My father’s maternal great grandfather was a man named Adelbert Eugene Heath of Hastings Michigan. Adelbert Heath was a farmer and a chronicler of his daily life by and through his diaries which he kept from 1867 until his death in 1927. A few years ago, I was able to obtain a copy of these diaries and then they began to gather dust on the shelf for many subsequent years, until this year. This year, I decided to open them looking for the existence of any passages regarding the Spanish Flu outbreak of 1918. During the winter and fall of 1918 and the winter of 1919 the world experienced both the Spanish flu outbreak and World War I. I suspect that many at that time has a general mood of unsettlement and the diary passages regarding this time sound particularly familiar. The passages mention churches not meeting as a result of the pandemic, schools closing for extended periods of time, and an underlying fear of becoming ill with the flu. Despite all of the tragedy of the moment, I am struck by the significant appreciation by this ancestor of anything that represented a return to anything that made life seem normal. In particular, his appreciation for family meals, visits with neighbors, good news coming from the war front and the ability of children to attend school in person once deemed safe.
This article will come out during the month of November, which is the month of Thanksgiving. This will be the last newsletter column for calendar year 2020 for the Mecklenburg County Bar. To say it has been a bit of a hellacious year is an understatement. I suspect that there is no reader of this column that will ever long for a repeat of 2020 and dare I say that there are large number of fellow members counting the days until January 1, 2021. In spite of this experience, as my great-great-grandfather before me, I too want to recognize and highlight my appreciation for those that have risen to the challenge to help make our daily lives as practitioners to be as normal as possible.
I am thankful for Judge Bob Bell, Judge Elizabeth Trosch, Clerk of Court Elisa Chinn-Gary, TCA Charleston Carter and all the other key court personnel. At no time in modern history have our courts been forced closed for expanded periods of time due to health considerations. Our Court leaders had to create a new unproven system of operations made entirely out of “whole cloth”. The results have been extraordinary. The Court leaders have implemented processes that have allowed our Courts to continue to function and our profession to move forward. Moreover, these leaders have continued to adapt those processes to increase the functionality of the same and have explored many alternative methods of moving matters forward for the preservation of the access to justice. I might add that these changes have been made with limited resources and under present budget considerations, which is in of itself a challenge. We appreciate the efforts of these Court leaders to move our profession forward.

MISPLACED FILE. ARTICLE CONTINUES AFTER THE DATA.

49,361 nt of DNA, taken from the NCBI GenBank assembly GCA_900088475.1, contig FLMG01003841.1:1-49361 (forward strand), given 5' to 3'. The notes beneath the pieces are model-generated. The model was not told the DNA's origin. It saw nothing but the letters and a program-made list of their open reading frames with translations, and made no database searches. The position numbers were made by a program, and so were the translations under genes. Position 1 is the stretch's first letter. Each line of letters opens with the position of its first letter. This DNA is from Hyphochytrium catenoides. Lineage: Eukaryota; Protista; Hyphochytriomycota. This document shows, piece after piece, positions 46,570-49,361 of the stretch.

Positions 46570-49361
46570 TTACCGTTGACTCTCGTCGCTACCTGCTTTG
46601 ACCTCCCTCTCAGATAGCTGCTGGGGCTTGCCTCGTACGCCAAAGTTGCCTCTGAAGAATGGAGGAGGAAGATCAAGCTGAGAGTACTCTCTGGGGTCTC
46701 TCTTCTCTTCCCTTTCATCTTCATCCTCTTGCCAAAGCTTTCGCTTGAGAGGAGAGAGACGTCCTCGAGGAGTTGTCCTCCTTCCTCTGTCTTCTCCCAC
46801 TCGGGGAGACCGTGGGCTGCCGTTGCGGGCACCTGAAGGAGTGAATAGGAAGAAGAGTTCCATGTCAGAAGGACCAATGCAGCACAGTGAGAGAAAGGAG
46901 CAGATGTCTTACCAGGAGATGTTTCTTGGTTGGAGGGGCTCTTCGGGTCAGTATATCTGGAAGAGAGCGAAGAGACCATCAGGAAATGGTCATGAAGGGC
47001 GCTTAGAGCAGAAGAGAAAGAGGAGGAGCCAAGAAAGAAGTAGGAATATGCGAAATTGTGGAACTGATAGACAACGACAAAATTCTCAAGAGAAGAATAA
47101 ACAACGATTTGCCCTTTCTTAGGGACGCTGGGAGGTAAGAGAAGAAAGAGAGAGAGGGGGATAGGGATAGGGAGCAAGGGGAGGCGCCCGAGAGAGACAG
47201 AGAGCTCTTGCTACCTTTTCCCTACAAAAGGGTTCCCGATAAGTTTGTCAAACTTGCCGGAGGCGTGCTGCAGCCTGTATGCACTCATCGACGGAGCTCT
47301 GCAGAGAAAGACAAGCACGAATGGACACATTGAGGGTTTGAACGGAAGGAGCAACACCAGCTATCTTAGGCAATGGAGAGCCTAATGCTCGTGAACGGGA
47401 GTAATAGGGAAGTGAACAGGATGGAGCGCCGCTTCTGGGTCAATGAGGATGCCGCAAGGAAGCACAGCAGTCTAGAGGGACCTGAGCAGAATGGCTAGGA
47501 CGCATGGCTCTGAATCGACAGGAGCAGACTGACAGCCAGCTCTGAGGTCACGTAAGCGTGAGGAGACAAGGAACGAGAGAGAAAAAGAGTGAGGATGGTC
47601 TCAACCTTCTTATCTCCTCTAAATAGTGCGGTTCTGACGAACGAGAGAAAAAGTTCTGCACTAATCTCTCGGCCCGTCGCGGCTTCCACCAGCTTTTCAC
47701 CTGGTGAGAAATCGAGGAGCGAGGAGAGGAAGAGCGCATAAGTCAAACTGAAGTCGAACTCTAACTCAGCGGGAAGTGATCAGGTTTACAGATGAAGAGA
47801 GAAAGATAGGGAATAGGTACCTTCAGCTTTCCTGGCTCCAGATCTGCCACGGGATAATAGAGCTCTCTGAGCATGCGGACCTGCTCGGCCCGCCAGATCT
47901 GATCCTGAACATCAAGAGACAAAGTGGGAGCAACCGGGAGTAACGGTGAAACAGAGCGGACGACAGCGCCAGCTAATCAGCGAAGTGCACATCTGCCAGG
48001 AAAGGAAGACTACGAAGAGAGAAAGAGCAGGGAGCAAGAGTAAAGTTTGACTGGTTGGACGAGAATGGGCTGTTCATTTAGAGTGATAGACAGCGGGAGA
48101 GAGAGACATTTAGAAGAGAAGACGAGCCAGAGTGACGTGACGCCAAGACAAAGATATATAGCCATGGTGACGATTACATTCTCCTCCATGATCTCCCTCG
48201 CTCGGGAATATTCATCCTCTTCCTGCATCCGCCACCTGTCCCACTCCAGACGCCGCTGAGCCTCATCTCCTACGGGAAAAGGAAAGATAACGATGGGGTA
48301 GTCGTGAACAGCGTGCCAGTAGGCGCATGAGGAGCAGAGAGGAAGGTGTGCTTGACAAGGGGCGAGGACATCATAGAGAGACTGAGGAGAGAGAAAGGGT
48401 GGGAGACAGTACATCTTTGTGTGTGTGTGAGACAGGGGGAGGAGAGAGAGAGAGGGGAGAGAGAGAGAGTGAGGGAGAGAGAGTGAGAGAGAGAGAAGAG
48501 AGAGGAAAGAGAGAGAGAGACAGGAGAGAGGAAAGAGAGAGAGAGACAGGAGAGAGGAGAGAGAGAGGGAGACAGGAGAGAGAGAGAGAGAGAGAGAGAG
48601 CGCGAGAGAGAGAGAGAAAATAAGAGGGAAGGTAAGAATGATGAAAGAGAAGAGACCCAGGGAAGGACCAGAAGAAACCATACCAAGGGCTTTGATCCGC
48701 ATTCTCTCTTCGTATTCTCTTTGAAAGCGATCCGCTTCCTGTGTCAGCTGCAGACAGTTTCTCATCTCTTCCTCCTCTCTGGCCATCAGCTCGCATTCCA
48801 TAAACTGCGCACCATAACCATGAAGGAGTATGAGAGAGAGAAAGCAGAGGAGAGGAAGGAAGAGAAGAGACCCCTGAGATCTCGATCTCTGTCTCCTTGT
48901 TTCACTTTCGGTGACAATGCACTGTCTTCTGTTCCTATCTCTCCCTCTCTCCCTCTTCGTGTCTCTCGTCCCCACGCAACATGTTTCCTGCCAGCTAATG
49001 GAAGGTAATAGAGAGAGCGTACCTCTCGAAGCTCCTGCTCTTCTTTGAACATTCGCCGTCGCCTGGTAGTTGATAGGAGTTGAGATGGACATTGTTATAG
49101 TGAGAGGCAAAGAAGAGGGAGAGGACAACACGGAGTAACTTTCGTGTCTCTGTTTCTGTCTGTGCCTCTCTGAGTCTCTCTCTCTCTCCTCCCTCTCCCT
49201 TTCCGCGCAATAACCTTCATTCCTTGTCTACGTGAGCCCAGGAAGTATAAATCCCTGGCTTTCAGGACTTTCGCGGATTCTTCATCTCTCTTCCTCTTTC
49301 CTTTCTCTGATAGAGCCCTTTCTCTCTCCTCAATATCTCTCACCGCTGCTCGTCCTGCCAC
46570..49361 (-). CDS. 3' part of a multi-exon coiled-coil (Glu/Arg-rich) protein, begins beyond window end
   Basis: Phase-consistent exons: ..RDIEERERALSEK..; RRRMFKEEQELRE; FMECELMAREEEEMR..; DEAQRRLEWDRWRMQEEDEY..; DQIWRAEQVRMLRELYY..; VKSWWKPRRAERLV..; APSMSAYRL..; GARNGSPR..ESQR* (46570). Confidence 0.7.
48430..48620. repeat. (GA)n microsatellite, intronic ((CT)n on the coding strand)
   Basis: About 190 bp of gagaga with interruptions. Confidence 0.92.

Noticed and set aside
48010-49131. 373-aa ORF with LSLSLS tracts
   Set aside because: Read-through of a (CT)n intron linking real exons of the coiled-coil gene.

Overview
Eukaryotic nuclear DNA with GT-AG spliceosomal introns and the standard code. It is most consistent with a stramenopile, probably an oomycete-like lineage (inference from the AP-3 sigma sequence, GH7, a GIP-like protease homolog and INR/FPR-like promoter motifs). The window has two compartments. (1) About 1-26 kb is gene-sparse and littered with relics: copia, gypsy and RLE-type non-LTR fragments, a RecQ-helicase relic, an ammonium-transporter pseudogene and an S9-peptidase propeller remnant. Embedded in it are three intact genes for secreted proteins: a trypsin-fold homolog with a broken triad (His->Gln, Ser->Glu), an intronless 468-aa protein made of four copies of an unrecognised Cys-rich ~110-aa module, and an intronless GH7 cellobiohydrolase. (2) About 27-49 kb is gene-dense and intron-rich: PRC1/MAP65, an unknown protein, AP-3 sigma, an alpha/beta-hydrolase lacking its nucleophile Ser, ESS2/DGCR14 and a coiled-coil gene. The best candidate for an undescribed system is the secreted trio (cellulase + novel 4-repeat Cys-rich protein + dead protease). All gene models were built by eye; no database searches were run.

I am thankful for the work and efforts of the Justice Access Initiative. In May, I asked Chase Saunders and Kathi Lucchesi to take on the herculean task of reviewing all areas of practice with multiple practitioners in order to find a way forward during the pandemic and post pandemic. The response from our Bar has been overwhelming with grassroots efforts of approximately 100 members from multi-practice areas taking time to offer their input and assessments of how we can move overcome the delays placed upon our profession by the pandemic. As far as we can tell, there is no other comparable effort being performed by any Bar across the United States which means that these efforts could prove to be important for other such Bars to evaluate the best way for them to return to normalcy. During the two months of the publication of this column, we expect that the JAI report will be ready for publication, if not published. We appreciate the efforts of Chase and Kathi, the JAI Core Team members, the JAI teams and their leaders and anyone else that have taken the time to provide their input on these important efforts.
I am thankful for Leah Campbell and the staff of the Mecklenburg County Bar. Leah in her first year as Bar Director was forced to create and oversee the functionality of the Bar during a pandemic without the benefit of any instruction book. There are no blueprints for how to make the work of the MCB continue without being able to meet in person, however Leah and her staff have not only figured it out, they have made it seamless and functional. They have embraced creativity and flexibility. When we look back at this year in the future, I believe that one will find that many of the efforts of Leah and her staff will have not only changed many of the operations of our Bar, I think it will be evident that their work will make the Bar more responsive to members and members more engaged with their Bar.
We are collectively not out of the proverbial woods yet by any measure as it is related to this pandemic. We as practitioners still have challenges to overcome. There will be growing pains when jury trials are resumed. Technology will not always be cooperative for connectively for the practice of law. Nevertheless, the support system that we as members have in our Bar are solid and sound and provide us an underlying fortified base that which we can resource to continue to build good and solid practices.